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Seoul shares flat, Apple suppliers lose ground
September 13, 2012 / 3:01 AM / 5 years ago

Seoul shares flat, Apple suppliers lose ground

* KOSPI eases after hitting near 4-week high

* Phone makers slightly up after Apple iPhone 5 unveiling

* Apple suppliers lose ground

SEOUL, Sept 13 (Reuters) - Seoul shares were flat in morning trade on Thursday, as caution prevailed ahead of a possible decision by the U.S. Federal Reserve on further stimulus steps, while the Bank of Korea’s unexpected move to hold interest rates steady had little impact.

Some parts suppliers to Apple Inc fell after the U.S. tech giant unveiled its new iPhone with a bigger screen and faster wireless technology, but failed to offer major surprises.

The Korea Composite Stock Price Index (KOSPI) traded up 0.09 percent at 1,951.76 as of 0240 GMT after hitting nearly a 4-week high the previous session.

“Expectations about the Fed meeting have been largely priced into share prices, and investors want to check its results rather than making bets,” Lee Jae-hoon, an analyst at Mirae Asset Securities.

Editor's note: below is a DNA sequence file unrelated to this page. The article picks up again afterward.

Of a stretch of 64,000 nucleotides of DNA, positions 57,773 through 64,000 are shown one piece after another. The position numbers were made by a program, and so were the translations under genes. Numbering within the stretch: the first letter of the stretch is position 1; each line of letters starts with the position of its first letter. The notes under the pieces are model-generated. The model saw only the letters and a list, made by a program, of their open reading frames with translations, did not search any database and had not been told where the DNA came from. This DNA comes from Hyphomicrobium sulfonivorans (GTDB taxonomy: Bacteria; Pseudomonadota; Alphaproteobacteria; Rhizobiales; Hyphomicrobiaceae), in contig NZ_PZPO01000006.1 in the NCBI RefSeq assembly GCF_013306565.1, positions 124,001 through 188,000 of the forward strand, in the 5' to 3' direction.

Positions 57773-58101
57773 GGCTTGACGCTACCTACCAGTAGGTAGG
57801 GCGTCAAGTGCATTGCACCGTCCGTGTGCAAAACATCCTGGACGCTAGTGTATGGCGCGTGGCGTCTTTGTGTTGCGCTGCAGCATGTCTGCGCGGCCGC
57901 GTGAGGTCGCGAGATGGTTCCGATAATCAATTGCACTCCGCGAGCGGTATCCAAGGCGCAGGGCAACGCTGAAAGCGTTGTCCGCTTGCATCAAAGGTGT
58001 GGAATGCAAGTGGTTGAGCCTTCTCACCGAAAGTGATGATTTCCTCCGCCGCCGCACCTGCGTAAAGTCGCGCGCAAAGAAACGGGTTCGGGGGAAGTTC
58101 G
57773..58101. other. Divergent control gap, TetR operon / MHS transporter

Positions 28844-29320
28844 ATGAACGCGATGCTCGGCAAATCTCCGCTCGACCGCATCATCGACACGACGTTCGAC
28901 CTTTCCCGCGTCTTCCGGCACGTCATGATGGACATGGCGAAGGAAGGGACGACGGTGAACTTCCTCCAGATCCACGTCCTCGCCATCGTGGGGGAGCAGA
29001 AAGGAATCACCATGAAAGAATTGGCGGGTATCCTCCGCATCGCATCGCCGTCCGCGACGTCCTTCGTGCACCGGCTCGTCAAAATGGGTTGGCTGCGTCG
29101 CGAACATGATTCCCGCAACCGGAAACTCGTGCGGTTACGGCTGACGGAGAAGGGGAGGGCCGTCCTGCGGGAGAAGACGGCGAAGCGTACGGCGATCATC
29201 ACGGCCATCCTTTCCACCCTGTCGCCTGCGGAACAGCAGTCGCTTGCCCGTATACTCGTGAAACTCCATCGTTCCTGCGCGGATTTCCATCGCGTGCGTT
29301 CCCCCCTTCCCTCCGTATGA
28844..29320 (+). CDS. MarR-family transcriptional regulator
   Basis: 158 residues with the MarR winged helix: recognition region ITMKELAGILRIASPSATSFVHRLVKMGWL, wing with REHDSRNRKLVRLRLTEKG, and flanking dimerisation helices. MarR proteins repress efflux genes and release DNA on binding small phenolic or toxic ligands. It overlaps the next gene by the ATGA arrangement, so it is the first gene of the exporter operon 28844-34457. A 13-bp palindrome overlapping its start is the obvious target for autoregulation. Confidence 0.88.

A Reuters poll showed economists raised their bets on a third round of Fed bond buying known as quantitative easing (QE)to 65 percent from 60 percent in August.

South Korea’s central bank unexpectedly held interest rates steady on Thursday in order to give it time to assess whether a euro-zone bond-buying programme will help allay Europe’s financial crisis.

“Investors also see little reasons to dump shares on the options expiry day today,” Lee said.

Sustained institutional buying propped up the market, while foreigners turned into net sellers.

Shares in Samsung Electronics rose only 0.4 percent and LG Electronics gained 1 percent.

“Apple’s iPhone 5 is not fun. It is not sexy. It is unfortunate for Apple to come up with such a phone, but this does not come as good news to other smartphone makers, either,” Lee Sun-tae, an analyst at NH Investment & Securities, said.

He said that with a lack of innovations, smartphones were becoming commoditised, and smartphone makers had to increase subsidies to boost sales, which hurt margins.

Apple suppliers lost ground, with flat-screen maker LG Display down 2.2 percent and chip producer SK Hynix losing 1.4 percent.

Insurers bucked the market, led by Hyundai Marine & Fire which jumped 4.7 percent.

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